Sunday, December 17, 2006

Back Link A Spot of Bother

charlotte of charlotte’s web blog

Charlotte of Charlotte’s Web blog very kindly allowed us to reprint this entry of hers in the Redt Tent blog Book Corner.

I’ve come over all warm and fuzzy, and it’s not only because I’ve been overdosing on the Christmas chocolates. It’s really because I’ve just finished reading Mark Haddon’s A Spot of Bother. Haddon is the author of the hugely successful The Curious Incident of the Dog in the Night-Time, a tale of a boy with Asperger’s Syndrome who has to work out how there came to be a dead dog with a fork in it in the neighbour’s garden. It was marketed to both adults and children, won a slew of awards, was the book everybody was reading and talking about for a couple of years, and was voted best book-club book of all time by the Swindon Swingers’ Alternative Reading Group (okay, that bit I made up, but it was very, very, VERY successful, even in Swindon, where it is set).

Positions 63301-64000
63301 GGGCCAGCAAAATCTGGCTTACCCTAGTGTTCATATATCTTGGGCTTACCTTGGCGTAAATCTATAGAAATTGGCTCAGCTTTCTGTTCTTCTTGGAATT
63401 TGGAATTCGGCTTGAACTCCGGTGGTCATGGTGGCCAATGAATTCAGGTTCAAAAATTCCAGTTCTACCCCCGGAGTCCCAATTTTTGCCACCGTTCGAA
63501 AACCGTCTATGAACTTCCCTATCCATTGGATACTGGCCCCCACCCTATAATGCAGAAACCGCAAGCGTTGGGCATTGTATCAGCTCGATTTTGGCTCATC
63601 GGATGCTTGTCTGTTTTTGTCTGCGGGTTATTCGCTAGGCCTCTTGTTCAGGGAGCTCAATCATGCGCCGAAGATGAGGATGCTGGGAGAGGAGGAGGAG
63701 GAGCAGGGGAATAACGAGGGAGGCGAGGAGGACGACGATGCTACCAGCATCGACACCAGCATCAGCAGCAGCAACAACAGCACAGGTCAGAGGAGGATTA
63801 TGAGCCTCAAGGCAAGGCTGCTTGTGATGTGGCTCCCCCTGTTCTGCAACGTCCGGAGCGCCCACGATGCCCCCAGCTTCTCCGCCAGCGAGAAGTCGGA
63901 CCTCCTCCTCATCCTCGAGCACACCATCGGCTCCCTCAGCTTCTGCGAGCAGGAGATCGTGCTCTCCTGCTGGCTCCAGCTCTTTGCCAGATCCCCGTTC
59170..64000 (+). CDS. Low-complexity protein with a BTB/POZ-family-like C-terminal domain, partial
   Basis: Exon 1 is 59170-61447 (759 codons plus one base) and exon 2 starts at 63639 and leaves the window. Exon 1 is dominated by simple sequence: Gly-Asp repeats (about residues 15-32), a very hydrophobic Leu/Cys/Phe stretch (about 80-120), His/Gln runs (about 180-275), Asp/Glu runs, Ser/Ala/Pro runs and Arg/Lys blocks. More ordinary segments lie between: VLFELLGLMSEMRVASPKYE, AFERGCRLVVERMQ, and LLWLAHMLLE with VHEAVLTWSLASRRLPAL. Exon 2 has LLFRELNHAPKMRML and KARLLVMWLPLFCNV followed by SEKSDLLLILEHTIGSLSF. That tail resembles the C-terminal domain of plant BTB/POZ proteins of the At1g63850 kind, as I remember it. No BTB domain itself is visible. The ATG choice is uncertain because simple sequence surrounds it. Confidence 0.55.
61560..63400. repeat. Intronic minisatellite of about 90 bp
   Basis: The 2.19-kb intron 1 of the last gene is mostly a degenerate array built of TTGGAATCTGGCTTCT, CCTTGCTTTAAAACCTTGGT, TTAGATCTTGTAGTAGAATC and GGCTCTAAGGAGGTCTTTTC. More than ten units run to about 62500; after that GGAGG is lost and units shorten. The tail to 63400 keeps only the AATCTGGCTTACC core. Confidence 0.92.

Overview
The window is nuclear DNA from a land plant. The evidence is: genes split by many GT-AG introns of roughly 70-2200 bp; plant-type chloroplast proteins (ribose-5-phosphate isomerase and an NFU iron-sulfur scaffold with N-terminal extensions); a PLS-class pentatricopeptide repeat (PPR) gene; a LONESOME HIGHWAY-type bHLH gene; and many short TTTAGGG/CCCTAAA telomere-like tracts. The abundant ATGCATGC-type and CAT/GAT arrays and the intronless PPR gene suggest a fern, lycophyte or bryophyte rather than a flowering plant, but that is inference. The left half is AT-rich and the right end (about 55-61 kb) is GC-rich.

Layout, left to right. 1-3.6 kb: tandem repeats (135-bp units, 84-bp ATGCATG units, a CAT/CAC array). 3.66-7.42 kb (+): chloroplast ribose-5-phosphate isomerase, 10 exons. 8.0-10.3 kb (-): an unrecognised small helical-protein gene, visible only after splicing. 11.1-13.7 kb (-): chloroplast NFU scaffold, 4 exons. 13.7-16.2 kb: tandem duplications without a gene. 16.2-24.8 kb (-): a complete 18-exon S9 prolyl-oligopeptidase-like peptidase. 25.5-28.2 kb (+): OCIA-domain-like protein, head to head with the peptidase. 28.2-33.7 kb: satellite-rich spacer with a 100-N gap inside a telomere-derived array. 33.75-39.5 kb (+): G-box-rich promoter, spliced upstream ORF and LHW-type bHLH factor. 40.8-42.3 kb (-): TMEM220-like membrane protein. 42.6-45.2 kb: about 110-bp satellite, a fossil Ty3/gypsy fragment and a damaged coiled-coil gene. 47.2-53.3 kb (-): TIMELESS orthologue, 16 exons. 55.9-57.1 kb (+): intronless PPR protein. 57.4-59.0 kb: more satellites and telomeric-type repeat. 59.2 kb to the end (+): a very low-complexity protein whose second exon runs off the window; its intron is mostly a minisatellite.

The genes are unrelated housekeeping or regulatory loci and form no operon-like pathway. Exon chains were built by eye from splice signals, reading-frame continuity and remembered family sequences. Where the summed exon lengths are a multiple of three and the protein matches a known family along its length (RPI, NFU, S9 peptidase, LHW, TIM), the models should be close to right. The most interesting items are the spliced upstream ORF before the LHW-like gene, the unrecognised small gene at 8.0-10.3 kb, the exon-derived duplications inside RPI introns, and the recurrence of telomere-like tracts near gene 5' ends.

Haddon is a prolific writer (and cartoonist and artist), and has written many children’s books and scripts for children’s TV. Although Curious Incident was intended for an adult audience, his publishers also marketed it to young adults. So A Spot of Bother, his recently published second novel, is arguably his first book for adults. It is immensely readable; like Nick Hornby, he has an ear for dialogue and how different kinds of people speak. The narrative rockets along in short, sharp bursts, during which he alternates between the points of view of the four main characters. I have read novels where this doesn’t work too well and you’re always struggling to work out who’s speaking next, but with Haddon this is crystal clear... (more).

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